Making Bricks of Mud
Paul was set upon by a mob, and then dragged from their hands by the police. Falsely charged, he spent two years in Jewish prisons, and was then sent to Rome to appear before Caesar. His traveling days ended, and threatened with death by savage beasts (II Timothy 4:17), we could understand his being depressed and feeling "all is lost." Instead, he wrote to the Philippians, "the things which happened unto me have fallen out rather unto the furtherance of the gospel" (II Timothy 1:12-21). He could write, "I rejoice!"
Discounting his personal discomforts, he saw the good side of the bad - saw victory in defeat. I know his selflessness, his trust in the Lord, is the key. "For me to live is Christ, and to die is gain." Paul had to learn this attitude; but I am impressed that he learned it so well it seems to have become a part of him. He "learned, in whatsoever state I am, therewith to be content" (II Timothy 4:11); and this kind of thinking spawned hope instead of despair. Throw mud at Paul and he made bricks of it, and built a house. Send him a lemon, and he would enjoy the lemonade, and thank you for them. It is hard to defeat a person with such an attitude as that.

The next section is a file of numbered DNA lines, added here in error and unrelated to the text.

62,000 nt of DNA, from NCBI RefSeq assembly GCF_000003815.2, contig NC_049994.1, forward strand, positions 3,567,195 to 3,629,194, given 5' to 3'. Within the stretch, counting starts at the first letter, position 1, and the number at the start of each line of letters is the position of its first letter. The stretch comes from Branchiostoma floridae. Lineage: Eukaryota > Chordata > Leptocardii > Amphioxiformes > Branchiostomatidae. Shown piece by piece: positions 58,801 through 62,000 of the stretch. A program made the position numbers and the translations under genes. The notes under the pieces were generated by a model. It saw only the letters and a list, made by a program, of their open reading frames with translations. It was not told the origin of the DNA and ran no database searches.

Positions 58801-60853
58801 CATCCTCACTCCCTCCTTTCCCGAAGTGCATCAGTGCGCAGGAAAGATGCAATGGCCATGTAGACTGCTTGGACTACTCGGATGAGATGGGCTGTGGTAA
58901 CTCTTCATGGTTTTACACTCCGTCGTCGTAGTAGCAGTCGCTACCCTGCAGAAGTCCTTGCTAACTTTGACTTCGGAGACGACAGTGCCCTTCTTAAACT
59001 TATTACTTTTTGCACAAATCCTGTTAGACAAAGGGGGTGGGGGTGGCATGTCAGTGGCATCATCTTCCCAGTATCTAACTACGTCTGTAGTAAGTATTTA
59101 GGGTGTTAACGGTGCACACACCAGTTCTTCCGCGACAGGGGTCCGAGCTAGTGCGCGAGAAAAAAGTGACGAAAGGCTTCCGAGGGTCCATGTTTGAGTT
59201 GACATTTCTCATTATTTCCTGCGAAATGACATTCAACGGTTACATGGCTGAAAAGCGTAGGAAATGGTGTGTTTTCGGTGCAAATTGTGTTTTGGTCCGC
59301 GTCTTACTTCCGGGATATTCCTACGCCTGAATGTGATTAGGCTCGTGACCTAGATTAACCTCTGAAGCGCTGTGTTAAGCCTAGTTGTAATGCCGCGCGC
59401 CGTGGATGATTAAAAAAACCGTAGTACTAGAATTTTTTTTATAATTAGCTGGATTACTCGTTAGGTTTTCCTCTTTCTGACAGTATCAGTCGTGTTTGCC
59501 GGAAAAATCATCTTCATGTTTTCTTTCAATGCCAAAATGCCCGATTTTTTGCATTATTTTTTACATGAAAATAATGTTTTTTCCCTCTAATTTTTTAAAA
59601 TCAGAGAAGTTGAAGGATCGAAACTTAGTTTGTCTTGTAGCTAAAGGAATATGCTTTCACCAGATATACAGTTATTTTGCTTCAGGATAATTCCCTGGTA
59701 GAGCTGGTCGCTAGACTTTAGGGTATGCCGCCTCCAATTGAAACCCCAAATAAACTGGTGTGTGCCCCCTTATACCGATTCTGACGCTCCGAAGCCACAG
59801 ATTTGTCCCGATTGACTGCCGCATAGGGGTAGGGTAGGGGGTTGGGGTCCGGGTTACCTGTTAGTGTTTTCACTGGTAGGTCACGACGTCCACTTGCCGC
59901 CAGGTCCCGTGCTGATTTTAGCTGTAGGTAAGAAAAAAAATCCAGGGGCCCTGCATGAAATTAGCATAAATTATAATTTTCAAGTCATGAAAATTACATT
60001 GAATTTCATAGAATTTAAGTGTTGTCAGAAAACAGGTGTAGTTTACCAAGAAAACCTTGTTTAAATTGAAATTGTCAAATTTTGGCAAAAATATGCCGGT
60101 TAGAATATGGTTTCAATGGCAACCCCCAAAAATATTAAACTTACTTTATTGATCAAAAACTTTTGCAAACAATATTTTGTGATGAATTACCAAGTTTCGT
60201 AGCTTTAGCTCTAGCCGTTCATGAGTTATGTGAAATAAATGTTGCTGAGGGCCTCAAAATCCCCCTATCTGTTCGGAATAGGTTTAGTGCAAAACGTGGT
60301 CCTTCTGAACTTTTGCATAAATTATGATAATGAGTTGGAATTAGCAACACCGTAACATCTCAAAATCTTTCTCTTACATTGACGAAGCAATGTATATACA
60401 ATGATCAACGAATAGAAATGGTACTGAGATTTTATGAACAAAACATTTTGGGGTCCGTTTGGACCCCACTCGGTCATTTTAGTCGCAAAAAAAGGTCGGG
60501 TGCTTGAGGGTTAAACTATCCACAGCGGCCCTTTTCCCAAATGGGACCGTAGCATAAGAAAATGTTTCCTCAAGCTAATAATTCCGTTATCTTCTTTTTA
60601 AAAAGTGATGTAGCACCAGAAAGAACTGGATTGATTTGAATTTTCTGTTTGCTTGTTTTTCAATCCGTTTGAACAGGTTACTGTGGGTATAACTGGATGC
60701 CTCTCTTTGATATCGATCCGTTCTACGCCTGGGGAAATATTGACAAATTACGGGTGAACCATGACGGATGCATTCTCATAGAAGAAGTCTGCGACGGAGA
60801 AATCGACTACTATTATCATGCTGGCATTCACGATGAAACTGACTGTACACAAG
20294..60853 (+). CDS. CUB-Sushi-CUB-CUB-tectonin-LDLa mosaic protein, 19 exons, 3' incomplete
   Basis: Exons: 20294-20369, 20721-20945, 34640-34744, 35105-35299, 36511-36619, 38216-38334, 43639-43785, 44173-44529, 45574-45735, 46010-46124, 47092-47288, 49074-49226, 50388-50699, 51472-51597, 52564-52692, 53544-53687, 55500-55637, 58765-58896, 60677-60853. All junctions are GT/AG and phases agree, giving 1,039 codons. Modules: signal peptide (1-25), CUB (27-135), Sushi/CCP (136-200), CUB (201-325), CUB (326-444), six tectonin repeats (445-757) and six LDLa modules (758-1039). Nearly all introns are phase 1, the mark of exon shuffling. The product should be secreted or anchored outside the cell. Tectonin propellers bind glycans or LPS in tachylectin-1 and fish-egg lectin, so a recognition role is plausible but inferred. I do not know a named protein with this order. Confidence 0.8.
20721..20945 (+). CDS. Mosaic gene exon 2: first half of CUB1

We do not refer to an artificial Pollyannish attitude, out of touch with reality. Paul sought relief from his "thorn in the flesh" (II Corinthians 12:8), but, when this was denied him, he could "glory in my infirmities," making the most of them in defending his apostleship (II Corinthians 12:7-11). He did not enjoy being forsaken by his brethren any more than do we, but he could "pray God that it may not be laid to their charge" (II Timothy 4:16-17). He was confident that the Lord would save him.
Nor is this simply the self-reliance, "indomitable ego" that is so highly recommended by psychotherapists. Human philosophies "plug in" to no higher source than man himself, and, when society fails (as it does repeatedly), the individual despairs - sometimes ends it all in suicide. But the "look up" attitude of a true believer in God removes fear of the future, his soul is anchored (Hebrews 6:18-20), and he "shall not be moved." As one rancher friend of mine put it: "Things are going to pick up!"